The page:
Acupuncture and cupping have many similarities. Both emerged from the experienced-based practices of Chinese medical doctors thousands of years ago and each has been the subject of increasing research. As with acupuncture, cupping is also used to stimulate circulation in the body.
While acupuncture does work mechanically, it mainly works on the blood, nerve, and electrical circulation. Cupping is more mechanical by stretching and expanding the muscles. Cupping also loosens scars and connective tissue and increases circulation to certain areas of the body. Your doctor places the cups along specific areas, often on important junctions and connections in the muscular skeletal system. You may feel a bit of tension on your skin with the suction, but as each cup is placed that feeling will go away. There should be no pain, and many people find cupping to be deeply restorative and relaxing. Some people describe it like “being able to scratch an itch you couldn’t reach.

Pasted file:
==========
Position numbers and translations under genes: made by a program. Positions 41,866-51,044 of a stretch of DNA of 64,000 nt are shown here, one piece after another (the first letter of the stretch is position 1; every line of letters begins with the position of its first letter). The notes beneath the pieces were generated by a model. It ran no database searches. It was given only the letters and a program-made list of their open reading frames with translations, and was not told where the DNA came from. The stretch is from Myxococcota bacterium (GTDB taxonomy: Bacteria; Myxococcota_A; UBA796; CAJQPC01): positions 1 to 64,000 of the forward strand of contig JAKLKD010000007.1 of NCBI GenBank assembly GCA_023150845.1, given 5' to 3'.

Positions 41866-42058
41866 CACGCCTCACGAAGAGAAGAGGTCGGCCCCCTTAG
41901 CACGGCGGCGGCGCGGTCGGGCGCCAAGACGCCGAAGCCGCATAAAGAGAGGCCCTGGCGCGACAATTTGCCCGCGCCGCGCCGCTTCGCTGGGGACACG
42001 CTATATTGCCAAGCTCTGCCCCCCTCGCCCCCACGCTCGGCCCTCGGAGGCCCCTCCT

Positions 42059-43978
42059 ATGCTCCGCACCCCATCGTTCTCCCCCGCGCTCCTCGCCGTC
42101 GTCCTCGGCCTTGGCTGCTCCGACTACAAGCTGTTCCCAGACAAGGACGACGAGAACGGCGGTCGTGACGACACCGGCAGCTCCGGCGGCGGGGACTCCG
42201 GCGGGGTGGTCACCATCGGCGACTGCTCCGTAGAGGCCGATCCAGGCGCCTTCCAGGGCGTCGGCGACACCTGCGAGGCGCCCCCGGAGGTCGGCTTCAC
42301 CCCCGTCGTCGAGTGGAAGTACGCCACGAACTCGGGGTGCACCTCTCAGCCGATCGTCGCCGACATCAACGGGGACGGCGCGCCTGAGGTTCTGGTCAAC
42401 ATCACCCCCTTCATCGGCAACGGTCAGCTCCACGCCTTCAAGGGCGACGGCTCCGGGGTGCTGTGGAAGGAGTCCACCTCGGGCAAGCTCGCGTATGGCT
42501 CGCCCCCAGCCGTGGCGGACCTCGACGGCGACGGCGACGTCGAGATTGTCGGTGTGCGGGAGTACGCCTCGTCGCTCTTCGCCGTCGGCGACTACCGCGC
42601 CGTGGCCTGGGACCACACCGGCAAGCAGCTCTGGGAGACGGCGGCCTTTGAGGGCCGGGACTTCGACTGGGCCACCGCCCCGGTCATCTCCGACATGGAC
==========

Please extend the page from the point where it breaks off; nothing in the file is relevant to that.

“The cups stay in place for five to 20 minutes and are removed by gently releasing the suction on the skin. You may feel lighter and calmer after cupping. Your muscles in the area may feel looser and less tense, too.
And what about those red marks? Unlike bruises that signify damage to capillaries, cupping marks indicate that blood flow has increased to the area – a good sign. They will fade anywhere from a couple hours to a few days.
There are no reported side effects from cupping, but there are a few people who might want to proceed with caution. If you have hemophilia or take anticoagulant medications, cupping may not be for you. Further, cupping should not be performed on broken, inflamed, burned, or infected skin.